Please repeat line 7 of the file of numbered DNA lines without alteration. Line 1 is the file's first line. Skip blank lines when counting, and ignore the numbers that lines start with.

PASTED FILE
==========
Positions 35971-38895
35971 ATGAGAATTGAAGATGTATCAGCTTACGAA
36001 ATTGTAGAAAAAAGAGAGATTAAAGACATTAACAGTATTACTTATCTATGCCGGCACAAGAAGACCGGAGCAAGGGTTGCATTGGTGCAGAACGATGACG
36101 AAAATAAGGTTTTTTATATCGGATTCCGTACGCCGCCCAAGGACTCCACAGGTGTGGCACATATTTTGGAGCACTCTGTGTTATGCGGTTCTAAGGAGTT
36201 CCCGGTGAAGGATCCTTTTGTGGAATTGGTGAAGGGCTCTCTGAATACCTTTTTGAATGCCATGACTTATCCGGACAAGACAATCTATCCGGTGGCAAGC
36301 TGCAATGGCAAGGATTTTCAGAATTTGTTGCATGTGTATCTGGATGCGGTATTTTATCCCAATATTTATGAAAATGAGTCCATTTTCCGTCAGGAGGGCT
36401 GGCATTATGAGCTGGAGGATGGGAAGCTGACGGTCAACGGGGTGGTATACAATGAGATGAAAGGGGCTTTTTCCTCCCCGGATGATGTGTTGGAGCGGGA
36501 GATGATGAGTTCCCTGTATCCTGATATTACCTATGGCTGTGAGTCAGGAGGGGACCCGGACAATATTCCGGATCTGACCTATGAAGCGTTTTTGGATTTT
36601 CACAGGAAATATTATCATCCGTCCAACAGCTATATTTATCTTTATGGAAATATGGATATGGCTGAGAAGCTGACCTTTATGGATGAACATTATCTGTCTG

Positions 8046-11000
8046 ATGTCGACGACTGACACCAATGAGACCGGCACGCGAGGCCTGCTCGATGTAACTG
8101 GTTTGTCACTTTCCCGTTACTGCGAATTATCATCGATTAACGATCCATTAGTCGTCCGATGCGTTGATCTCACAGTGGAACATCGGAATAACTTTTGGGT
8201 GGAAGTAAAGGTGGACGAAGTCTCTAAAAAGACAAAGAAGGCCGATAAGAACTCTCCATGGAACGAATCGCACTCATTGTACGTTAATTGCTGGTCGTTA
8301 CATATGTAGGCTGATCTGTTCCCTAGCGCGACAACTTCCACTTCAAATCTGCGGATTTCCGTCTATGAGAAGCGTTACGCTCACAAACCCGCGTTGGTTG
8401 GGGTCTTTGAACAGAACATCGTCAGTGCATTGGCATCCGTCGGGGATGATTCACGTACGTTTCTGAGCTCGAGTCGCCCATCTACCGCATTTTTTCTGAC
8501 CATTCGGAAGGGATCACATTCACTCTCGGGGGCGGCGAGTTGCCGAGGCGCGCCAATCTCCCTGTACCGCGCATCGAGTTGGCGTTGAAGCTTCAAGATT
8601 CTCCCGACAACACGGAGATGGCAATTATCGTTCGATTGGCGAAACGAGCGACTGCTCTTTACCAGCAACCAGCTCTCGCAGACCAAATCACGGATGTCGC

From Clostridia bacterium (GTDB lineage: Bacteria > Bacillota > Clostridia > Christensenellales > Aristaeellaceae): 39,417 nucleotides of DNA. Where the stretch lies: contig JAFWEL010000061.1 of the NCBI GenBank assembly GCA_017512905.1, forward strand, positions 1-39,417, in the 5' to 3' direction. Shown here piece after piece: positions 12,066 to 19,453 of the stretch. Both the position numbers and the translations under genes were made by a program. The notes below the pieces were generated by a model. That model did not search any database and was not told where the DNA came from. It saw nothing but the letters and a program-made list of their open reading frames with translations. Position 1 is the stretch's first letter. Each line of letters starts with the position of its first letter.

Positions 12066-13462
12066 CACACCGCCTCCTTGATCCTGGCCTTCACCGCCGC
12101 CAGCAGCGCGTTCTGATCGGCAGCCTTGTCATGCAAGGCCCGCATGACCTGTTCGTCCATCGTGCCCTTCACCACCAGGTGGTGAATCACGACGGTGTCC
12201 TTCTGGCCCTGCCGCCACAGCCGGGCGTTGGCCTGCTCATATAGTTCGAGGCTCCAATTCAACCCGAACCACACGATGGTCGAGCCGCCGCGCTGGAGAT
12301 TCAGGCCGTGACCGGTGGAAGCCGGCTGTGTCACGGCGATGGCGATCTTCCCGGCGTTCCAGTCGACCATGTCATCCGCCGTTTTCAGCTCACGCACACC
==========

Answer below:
36401 GGCATTATGAGCTGGAGGATGGGAAGCTGACGGTCAACGGGGTGGTATACAATGAGATGAAAGGGGCTTTTTCCTCCCCGGATGATGTGTTGGAGCGGGA